Paul Gravett:
What are the Arvon Graphic Novel courses like?

Paula Knight:
Arvon courses are ‘unreal’ in a good way. It’s akin to living in a writers’ commune with other like-minded creative people sharing a common aim for a short-but-sweet intense period - but you can keep yourself to yourself if and when you wish. I’ve attended two Arvon Foundation courses - Writing for Children in 2004 at the Ted Hughes Arvon Centre, Yorkshire, and Graphic Novels at The Hurst, Shropshire, last year.

Aside from the tutors, I always think that any course or group is as good as the people who attend it, and on both occasions I’ve been lucky enough to be part of a group that connected really well and it felt like a mutually nurturing environment. At least half of the people from the children’s writing course have since been published (including myself later this year). A few of us are in touch eight years on and one or two still support or critique one another’s work. The centres are set in remote, peaceful locations well away from mobile phone signals - and there’s no internet access. I found that this helped me immerse myself in my project without distractions. The only distraction was deciding what colour wine would help lubricate an evening of graphic novel and getting-to know-folk chat.

All food is provided but the cooking of it is ‘interesting’. On one night, you have to cook (in a group) for all of the other people on the course. Tutors are live-in and eat alongside everyone else. Arvon provide the food, menus, recipes, and assistance if needed. It’s quite nerve-wracking cooking for so many people but you find that folk are grateful for what you put in front of them - and it means you don’t have to cook for the rest of the week. Lunch is provided and you make your own breakfast. Some groups added candles and music to give dinner time that extra-special ambience.

How are they structured?

They are usually five-day residential courses starting on a Monday afternoon or eveing, which is a getting-to-know-people night. The teaching happens in the mornings leaving the afternoons free for working on personal or set projects, or doing whatever takes your fancy - exploring the locality if you wish. You have a one-to-one session with each of the two tutors during the week and they are available at other times if you need help. The tutors present their work in the evenings; on one evening there’s a guest tutor; other nights we watched DVDs about Robert Crumb, Art Spiegelman etc. We spent the last evening presenting our own work to everyone. This is an opportunity for peer feedback and to discover what others have achieved during their week.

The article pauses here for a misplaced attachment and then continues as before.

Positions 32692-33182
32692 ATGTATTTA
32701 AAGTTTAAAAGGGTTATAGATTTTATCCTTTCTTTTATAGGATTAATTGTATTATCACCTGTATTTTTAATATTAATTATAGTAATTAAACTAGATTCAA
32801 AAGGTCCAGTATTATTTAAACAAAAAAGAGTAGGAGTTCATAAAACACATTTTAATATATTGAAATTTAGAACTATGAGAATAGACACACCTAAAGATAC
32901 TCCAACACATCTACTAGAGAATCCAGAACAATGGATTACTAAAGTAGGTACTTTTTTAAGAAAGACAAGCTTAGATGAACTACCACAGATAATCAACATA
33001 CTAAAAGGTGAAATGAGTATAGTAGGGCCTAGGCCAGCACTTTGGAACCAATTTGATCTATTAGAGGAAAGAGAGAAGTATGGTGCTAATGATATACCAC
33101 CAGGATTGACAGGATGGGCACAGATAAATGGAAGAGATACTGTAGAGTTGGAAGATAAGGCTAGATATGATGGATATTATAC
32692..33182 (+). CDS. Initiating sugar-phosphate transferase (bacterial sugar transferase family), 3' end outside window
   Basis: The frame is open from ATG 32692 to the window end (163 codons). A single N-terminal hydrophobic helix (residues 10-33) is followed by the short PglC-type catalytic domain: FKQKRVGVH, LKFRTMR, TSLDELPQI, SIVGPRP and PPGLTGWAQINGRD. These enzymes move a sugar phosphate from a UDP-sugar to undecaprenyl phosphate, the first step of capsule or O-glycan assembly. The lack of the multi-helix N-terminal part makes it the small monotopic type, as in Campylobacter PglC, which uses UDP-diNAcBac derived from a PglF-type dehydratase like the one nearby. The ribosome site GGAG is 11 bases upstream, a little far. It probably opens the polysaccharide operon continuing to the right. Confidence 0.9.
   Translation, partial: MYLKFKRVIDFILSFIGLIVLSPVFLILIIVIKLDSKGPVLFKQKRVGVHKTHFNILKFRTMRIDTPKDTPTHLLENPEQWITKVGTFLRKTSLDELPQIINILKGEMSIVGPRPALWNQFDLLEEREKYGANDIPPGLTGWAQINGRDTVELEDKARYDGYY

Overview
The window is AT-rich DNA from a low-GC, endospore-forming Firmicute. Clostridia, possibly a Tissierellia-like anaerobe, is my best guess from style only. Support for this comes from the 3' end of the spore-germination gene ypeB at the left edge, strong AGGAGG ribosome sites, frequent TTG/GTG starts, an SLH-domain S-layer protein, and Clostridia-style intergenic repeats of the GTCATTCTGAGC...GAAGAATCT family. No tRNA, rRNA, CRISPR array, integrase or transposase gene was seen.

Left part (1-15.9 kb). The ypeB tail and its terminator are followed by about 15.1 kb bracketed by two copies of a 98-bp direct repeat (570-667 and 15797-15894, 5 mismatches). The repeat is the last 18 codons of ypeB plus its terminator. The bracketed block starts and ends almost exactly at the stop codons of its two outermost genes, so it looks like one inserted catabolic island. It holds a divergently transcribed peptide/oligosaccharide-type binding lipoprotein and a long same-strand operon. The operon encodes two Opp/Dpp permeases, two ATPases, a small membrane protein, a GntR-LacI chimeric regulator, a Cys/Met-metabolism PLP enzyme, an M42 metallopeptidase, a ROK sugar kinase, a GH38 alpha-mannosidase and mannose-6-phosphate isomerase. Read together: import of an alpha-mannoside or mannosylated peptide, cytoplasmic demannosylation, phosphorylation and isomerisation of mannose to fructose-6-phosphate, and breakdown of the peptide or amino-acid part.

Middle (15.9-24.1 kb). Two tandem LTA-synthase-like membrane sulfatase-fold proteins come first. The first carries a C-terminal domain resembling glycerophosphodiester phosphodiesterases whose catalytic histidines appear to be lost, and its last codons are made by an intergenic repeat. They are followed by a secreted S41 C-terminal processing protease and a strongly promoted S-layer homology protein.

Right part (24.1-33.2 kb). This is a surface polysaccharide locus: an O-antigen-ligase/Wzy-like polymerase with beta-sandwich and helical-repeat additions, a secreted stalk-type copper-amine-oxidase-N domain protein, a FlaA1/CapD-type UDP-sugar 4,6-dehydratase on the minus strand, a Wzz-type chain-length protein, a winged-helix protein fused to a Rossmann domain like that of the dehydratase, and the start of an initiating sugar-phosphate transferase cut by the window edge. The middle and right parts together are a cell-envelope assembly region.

What did you learn from the course?

Bryan Talbot took us through a pretty thorough history of the medium and a list of ‘must reads’. Months later I’m pretty much only reading graphic novels and related books. One of the best pieces of advice (from both courses) was to read widely within the medium you want to write. The most useful thing I learnt was about practical ways to help with structuring a narrative and seeing our tutors’ examples of how they did that in their own work. Hannah Berry’s hypothesis of ‘three realities’ governing the universe you create in any particular story was fascinating and new to me. I assumed my story had ‘no God’ but on closer inspection realised it does indeed have a ‘Casual God’ ... and we’re not talking religion here!

What tangible and emotional benefits did you get from it?

I came away from the course with much greater confidence in my work, which galvanised me to further develop my current project. This not only came from the tutors but from sharing my work with other students and, in turn, being inspired by their work. I’m writing a memoir and it’s not always easy talking about such personal work in front of strangers. An Arvon course is a safe place to dip your toe in the water in that respect. And, in my experience, Arvon courses are definitely a proving ground for future friendships and professional collaborations.

How does the intensiveness of one-to-one tutorship make a big difference?

It really is invaluable to get feedback from people who’ll give it honestly and who have ‘been there and got the t-shirt’ several times over. I did a longer correspondence course in writing but learnt more in my two Arvon weeks. The one-to-one contact also means you can ask anything in confidence that you might not feel comfortable about discussing with a group. Unless you’re steeped in academia, I can’t think of another opportunity to have so much access to help with your work while you’re working on it.

Posted: March 11, 2012


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My Books

1001 Comics  You Must Read Before You Die edited by Paul Gravett

Comics Art by Paul Gravett from Tate Publishing

Comics Unmasked by Paul Gravett and John Harris Dunning from The British Library